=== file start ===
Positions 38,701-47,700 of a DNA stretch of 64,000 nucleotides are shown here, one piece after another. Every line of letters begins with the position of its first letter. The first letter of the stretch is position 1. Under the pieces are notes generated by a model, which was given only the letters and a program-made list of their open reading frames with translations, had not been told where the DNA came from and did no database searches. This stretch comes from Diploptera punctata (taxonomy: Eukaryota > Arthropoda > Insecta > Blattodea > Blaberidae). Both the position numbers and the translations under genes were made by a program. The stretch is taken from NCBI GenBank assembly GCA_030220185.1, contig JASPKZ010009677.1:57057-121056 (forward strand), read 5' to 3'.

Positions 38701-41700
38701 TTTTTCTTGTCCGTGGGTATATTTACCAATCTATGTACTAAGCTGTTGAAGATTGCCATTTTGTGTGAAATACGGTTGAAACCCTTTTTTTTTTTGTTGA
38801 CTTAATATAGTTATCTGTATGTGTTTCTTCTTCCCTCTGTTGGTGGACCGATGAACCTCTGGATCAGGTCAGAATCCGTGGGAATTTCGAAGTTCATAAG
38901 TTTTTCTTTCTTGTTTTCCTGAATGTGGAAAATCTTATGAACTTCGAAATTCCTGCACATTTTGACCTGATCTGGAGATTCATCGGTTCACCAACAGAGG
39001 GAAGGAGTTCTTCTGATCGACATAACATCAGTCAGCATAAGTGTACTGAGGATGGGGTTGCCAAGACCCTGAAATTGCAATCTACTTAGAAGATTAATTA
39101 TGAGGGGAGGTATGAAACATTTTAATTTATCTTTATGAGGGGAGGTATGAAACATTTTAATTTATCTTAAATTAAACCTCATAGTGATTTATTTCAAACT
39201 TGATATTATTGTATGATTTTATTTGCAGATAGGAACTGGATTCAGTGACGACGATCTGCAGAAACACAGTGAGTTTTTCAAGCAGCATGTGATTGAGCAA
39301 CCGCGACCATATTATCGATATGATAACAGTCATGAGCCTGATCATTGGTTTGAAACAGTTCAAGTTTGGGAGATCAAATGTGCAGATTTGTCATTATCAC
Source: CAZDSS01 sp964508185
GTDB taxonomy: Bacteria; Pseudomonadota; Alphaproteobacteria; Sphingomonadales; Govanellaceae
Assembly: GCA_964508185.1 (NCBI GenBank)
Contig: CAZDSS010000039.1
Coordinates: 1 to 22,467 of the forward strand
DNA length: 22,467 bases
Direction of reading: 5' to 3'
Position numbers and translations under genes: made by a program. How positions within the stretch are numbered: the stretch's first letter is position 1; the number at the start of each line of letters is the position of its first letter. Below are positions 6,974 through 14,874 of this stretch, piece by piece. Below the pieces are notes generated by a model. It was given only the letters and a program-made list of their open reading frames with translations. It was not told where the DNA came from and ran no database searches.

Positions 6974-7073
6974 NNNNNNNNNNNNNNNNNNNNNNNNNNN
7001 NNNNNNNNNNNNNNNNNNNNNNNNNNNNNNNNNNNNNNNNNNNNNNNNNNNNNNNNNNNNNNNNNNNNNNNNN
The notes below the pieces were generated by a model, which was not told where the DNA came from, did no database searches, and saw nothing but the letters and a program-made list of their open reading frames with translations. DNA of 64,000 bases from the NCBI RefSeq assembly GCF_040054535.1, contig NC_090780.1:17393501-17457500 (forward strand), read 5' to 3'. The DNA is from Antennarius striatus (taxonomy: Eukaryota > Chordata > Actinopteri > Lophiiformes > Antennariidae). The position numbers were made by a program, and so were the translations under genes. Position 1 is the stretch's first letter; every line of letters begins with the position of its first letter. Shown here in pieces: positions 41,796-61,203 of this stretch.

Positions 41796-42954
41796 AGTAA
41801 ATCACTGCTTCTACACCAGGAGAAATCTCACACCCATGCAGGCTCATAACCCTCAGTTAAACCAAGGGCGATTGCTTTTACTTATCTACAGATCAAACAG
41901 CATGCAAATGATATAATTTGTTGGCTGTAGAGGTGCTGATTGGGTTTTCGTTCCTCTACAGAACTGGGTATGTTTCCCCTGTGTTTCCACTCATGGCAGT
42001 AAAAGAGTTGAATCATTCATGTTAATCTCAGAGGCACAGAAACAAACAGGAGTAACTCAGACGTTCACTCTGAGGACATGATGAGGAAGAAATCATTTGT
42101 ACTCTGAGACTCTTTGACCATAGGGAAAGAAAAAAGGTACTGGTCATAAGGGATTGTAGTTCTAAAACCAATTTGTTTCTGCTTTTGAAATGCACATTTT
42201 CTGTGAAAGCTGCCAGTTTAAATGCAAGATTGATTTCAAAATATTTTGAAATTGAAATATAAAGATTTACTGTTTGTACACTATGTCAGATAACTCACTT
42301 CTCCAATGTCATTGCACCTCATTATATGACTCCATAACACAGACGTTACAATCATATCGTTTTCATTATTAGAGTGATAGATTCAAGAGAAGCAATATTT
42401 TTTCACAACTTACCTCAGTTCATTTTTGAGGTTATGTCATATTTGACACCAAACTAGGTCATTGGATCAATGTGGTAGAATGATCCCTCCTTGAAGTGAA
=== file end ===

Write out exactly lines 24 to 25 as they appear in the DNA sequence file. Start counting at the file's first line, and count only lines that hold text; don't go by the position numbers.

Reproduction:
41801 ATCACTGCTTCTACACCAGGAGAAATCTCACACCCATGCAGGCTCATAACCCTCAGTTAAACCAAGGGCGATTGCTTTTACTTATCTACAGATCAAACAG
41901 CATGCAAATGATATAATTTGTTGGCTGTAGAGGTGCTGATTGGGTTTTCGTTCCTCTACAGAACTGGGTATGTTTCCCCTGTGTTTCCACTCATGGCAGT